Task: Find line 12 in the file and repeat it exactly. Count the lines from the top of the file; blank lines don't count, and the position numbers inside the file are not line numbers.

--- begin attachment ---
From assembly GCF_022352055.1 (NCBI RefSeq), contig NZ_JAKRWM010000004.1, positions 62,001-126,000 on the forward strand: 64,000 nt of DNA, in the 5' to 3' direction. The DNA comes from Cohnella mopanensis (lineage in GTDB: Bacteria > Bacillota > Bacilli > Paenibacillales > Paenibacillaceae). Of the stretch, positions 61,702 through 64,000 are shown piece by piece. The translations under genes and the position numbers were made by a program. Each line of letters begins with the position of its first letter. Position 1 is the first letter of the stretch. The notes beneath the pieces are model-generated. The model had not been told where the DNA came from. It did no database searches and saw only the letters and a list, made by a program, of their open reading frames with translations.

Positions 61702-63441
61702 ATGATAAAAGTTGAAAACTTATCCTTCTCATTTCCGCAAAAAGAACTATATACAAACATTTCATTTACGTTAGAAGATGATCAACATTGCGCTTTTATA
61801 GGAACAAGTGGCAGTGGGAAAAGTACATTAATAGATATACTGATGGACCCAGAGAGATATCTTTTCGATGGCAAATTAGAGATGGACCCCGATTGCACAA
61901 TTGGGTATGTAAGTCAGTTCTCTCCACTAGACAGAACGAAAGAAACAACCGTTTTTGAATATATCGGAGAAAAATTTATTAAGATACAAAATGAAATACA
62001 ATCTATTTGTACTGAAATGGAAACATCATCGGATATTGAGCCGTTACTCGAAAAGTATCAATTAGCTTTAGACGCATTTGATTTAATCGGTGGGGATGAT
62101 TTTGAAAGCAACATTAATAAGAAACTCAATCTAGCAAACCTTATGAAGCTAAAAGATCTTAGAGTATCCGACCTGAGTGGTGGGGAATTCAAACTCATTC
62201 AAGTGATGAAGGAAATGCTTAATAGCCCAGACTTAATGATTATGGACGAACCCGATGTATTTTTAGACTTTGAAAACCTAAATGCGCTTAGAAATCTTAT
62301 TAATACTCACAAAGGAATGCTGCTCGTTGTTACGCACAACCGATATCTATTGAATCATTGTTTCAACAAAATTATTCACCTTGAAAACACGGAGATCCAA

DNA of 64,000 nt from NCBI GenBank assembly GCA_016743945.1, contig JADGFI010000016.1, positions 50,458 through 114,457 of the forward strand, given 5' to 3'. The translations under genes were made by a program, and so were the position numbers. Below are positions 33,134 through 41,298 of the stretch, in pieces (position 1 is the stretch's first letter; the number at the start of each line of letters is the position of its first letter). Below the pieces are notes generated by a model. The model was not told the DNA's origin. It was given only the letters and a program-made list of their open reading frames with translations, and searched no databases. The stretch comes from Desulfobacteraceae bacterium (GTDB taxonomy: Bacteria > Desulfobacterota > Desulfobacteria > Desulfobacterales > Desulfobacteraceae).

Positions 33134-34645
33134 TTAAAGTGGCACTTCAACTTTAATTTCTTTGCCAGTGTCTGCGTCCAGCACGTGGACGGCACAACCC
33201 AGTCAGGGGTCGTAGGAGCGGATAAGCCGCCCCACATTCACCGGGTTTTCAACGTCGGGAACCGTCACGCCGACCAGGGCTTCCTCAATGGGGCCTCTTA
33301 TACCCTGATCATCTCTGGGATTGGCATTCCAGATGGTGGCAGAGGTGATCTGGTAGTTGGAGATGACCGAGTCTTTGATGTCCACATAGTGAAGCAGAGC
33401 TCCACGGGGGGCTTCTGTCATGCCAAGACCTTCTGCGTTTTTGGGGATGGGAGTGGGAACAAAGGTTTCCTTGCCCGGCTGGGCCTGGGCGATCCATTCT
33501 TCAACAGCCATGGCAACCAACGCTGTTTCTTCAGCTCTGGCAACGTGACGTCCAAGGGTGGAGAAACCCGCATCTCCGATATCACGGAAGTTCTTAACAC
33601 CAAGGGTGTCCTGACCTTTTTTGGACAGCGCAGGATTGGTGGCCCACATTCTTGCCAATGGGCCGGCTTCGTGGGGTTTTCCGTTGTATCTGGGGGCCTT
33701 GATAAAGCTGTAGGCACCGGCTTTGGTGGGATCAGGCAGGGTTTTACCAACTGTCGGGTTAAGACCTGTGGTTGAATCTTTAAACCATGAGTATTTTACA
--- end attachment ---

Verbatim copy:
33134 TTAAAGTGGCACTTCAACTTTAATTTCTTTGCCAGTGTCTGCGTCCAGCACGTGGACGGCACAACCC